Should Lower Merion Limit 24/7 Businesses?

Commissioners discussed the issue at Wednesday's Building and Planning Committee meeting.

Prompted by LA Fitness's recent request to operate a 24/7 gym in the Wynnewood Shopping Center, Lower Merion commissioners began discussion Wednesday on whether to limit the operation of 24/7 businesses in the township.

"The township is often a leader in regulating and managing what happens in our community and I think this may be something that the board wants to very carefully but very seriously consider," said Board President Liz Rogan, who had asked that the matter be placed on the agenda.

The purpose of discussing the matter, Rogan said, was to determine if commissioners were interested in having staff research possible limitations on certain types of 24/7 businesses and eventually present to the board specific concepts for how to do so.

While very little case law exists related to limiting 24/7 operations in a township, Pennsylvania case law supports limitations on 24/7 businesses if the limitation is applied to an entire zoning district or township, Building and Planning Director Bob Duncan said.

Rogan suggested that logically, it may be possible to prohibit only those 24/7 businesses that are immediately abutting residential areas, a concern also voiced by the Federation of Civic Associations of Lower Merion and Narberth in a November resolution.

Noting the necessity of 24-hour pharmacies, "appropriately located" convenience stores and "appropriately situated" restaurants and supermarkets, the Federation stated that not all 24-hour businesses are appropriate, and said the township owed residents "a degree of protection" against activities including deliveries, car doors opening and shutting, music from outdoor loudspeakers, car lights and other disturbances.

There are few places in the township where the commercial area is not near a residence, Commissioner Brian McGuire noted.

“This is actually a hot topic out there in zoning land,” Commissioner Philip Rosenzweig said. “A lot of municipalities are struggling with this very issue. … I think it merits the study and the analysis."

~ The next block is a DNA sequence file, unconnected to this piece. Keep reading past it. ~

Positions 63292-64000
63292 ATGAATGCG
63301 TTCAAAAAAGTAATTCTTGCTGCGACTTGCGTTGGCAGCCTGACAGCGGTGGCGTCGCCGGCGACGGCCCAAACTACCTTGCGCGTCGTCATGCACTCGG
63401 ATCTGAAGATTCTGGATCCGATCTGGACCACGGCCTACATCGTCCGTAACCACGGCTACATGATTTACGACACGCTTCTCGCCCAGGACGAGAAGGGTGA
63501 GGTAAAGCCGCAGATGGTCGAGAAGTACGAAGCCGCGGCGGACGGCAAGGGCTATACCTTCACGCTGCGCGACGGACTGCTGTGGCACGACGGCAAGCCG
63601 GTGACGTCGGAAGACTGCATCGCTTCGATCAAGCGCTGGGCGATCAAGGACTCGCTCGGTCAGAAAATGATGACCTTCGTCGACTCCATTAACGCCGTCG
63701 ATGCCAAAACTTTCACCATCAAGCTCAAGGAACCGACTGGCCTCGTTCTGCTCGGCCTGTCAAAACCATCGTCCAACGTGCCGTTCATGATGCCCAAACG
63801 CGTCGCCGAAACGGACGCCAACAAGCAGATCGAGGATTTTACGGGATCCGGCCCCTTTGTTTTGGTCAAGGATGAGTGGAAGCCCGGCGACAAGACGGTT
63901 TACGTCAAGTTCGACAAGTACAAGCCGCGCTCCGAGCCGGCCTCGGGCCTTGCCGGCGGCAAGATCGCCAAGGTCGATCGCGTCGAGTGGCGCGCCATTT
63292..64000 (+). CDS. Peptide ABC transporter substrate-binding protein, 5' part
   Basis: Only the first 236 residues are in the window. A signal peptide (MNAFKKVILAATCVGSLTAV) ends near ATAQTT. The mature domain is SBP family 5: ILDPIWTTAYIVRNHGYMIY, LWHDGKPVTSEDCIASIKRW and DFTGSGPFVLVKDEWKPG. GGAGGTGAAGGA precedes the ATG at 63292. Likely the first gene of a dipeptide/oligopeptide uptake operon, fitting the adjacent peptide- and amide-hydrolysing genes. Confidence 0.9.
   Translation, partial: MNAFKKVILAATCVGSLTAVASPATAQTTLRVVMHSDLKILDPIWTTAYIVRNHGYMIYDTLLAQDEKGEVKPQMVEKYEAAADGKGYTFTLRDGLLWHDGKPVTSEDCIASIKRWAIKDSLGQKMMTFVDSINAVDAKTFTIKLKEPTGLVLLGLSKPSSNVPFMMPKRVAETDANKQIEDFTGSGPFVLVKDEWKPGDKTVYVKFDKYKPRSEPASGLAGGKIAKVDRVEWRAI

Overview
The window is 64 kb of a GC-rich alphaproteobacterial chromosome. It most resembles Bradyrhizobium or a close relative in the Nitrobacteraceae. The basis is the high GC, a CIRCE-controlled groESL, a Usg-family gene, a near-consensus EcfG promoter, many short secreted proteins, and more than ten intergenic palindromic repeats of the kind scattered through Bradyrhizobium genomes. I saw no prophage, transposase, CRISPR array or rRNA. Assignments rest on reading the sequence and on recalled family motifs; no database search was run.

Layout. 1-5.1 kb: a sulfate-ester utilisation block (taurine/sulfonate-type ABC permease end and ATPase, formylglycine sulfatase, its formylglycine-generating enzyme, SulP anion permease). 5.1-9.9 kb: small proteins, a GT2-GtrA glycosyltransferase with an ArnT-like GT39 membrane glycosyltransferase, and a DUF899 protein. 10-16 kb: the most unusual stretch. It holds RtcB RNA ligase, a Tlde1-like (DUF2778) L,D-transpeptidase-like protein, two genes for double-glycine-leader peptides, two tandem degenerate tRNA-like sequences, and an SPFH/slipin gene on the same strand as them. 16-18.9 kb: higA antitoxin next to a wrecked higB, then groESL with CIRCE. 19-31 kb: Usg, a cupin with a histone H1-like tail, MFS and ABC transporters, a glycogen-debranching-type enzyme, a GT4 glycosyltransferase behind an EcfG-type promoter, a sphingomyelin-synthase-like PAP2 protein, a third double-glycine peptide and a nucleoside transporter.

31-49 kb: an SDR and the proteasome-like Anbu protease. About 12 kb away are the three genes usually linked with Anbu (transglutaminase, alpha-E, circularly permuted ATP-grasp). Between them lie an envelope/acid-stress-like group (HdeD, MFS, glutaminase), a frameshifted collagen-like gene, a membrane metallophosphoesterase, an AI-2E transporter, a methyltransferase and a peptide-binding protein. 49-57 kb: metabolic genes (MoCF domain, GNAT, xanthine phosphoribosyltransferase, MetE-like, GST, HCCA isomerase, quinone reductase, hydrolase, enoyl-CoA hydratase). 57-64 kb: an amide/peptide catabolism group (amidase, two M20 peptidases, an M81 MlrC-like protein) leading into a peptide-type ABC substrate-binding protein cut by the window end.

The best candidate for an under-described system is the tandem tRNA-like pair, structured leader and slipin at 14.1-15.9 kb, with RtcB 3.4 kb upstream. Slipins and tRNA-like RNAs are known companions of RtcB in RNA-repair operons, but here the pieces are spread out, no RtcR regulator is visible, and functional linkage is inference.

Commissioner Cheryl Gelber agreed, saying that it shouldn't be up to civic associations to have to pay an attorney to research these issues—alluding to the LA Fitness hearing, in which Shortridge and Wynnewood Civic Associations hired attorney Ken Aaron to represent their interests, including a disagreement over hours of operation for the fitness center.

Current 24/7 businesses in Lower Merion include:

  • Planet Fitness in Ardmore
  • Wawa in Ardmore, Bryn Mawr and Belmont Hills
  • 7-11 in Bala Cynwyd and Bryn Mawr
  • CVS in Bala Cynwyd and in Ardmore

LA Fitness had requested the option to operate a 24/7 facility in Wynnewood, but eventually rescinded the 24-hour request following talks with neighboring civic associations, Zoning Officer Michael Wylie told Patch last week.

Should Lower Merion prohibit certain types of businesses from operating 24/7?  Should all 24/7 businesses be prohibited? Tell us in the comments.

Tim Rabbit January 11, 2013 at 01:57 AM
Any ordinance limiting hours would have reasonable exceptions for restaurants, convenience stores, pharmacies, bars, provided that they could show that they wouldn't disturb people in their homes who were trying to get a decent night's sleep. The problem now is that there are no limits, so that residents whose peace and quiet at night is likely to be infringed upon have to spend thousands of dollars fighting for what they thought they had as a matter of course when they purchased their homes or rented their apartments -- a place where they could retreat and find tranquility in the evening and over night. Right now the Giant in Wynnewood has to close at 10:00, by long standing agreement with the neighbors. A 24-hour operation with car doors slamming, loud conversations at 3:00 a.m. etc. would make more than a trivial difference to the neighbors. Certain streets in Bryn Mawr are plagued by drunken students emerging from bars at 2:00 a.m., singing and yelling at each other and getting into fights and throwing up -- not a very nice environment when you have to get up 4 hours later to get ready to go to work.
Adrian Seltzer January 11, 2013 at 03:13 AM
My son, a paramedic, who works night shift would be one of those people attracted by 24/7 businesses. What do you have against people in the health care, police, etc professions?
Tim Rabbit January 11, 2013 at 07:26 PM
11:00 p.m. Thanks for the correction. Wynnewood Superfresh is open to midnight, which as a shopper I sometimes find convenient. Not sure how the neighbors feel about it.
Richard Weisgrau January 12, 2013 at 04:46 AM
Linda, I expect I poorly stated my point in terms of my thoughts. I was not supporting interruption of residential neighborhoods by 24/7 businesses. My thought was that such businesses were unlikely to want to locate in residential areas. It would decrease access as well as the public image of the business. Additionally, I do think the Township would stop them from opening.
Richard Weisgrau January 12, 2013 at 04:51 AM
"Different element" – like nurses doctors, police, EMTs and other who work shift work. Your choice of words is peculiar and you fail to describe the "experience" that makes your point valid. Facts are better than opinions.


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